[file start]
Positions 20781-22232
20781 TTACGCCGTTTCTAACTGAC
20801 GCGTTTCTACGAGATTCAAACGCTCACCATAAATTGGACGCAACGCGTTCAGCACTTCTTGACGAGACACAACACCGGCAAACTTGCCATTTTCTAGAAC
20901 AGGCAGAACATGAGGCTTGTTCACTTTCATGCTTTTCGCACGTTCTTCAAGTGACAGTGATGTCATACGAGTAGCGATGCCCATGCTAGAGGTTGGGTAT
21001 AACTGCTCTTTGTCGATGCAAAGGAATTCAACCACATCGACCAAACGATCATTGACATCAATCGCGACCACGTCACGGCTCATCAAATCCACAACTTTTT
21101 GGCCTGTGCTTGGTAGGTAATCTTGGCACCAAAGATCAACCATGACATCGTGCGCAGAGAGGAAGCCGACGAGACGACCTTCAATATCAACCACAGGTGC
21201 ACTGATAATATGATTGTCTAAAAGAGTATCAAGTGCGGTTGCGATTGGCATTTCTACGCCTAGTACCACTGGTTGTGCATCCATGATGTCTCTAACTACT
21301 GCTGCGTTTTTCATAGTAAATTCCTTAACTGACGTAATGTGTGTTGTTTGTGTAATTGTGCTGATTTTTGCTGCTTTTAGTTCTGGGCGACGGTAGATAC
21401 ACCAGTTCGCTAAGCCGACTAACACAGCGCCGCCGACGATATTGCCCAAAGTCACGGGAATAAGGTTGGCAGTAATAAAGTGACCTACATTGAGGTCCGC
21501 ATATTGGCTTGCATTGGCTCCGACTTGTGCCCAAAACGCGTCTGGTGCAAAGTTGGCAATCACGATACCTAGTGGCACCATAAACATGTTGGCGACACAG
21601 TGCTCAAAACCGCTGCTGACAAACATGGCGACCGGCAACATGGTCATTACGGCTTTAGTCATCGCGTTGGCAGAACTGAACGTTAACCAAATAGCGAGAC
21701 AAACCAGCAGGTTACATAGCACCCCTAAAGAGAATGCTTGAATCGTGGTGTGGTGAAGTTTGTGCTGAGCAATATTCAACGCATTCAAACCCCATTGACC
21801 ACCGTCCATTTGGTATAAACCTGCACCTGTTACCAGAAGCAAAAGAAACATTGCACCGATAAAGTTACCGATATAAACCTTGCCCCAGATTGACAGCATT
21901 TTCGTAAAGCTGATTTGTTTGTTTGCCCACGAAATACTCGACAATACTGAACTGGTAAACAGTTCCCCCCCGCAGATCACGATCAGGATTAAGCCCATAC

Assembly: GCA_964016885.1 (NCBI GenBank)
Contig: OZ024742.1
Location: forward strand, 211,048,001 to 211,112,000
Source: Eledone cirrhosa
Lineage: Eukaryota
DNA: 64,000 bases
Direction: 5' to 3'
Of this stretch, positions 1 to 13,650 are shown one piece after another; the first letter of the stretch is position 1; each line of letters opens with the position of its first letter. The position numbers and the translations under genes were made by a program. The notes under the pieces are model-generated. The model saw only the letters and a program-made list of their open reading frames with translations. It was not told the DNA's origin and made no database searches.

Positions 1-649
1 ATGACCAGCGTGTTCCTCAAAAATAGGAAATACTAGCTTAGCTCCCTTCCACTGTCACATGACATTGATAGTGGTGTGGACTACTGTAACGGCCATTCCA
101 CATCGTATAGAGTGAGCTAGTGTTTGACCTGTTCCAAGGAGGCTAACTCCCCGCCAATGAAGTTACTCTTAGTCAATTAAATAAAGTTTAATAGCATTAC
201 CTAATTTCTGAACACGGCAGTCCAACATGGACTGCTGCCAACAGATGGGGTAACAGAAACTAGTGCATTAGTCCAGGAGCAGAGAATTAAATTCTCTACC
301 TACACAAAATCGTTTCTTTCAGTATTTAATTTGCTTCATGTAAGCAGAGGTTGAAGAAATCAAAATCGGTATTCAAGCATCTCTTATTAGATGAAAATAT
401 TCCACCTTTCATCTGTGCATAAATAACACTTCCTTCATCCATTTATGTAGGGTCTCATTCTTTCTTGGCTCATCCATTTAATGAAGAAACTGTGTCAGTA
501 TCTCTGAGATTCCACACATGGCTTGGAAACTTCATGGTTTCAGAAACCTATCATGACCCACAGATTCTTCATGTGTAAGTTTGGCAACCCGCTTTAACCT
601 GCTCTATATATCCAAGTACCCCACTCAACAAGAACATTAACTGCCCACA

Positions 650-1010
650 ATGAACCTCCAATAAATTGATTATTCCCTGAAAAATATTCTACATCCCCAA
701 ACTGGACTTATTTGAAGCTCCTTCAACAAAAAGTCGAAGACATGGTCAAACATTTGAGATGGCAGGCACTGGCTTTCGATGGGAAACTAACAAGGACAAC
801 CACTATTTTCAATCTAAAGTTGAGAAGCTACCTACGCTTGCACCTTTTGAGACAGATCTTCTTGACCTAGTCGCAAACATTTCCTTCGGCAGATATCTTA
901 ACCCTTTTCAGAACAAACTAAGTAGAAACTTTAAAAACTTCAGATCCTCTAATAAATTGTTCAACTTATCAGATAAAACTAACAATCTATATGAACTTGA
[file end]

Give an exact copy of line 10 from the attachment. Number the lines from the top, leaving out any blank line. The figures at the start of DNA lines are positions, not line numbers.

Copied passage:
21501 ATATTGGCTTGCATTGGCTCCGACTTGTGCCCAAAACGCGTCTGGTGCAAAGTTGGCAATCACGATACCTAGTGGCACCATAAACATGTTGGCGACACAG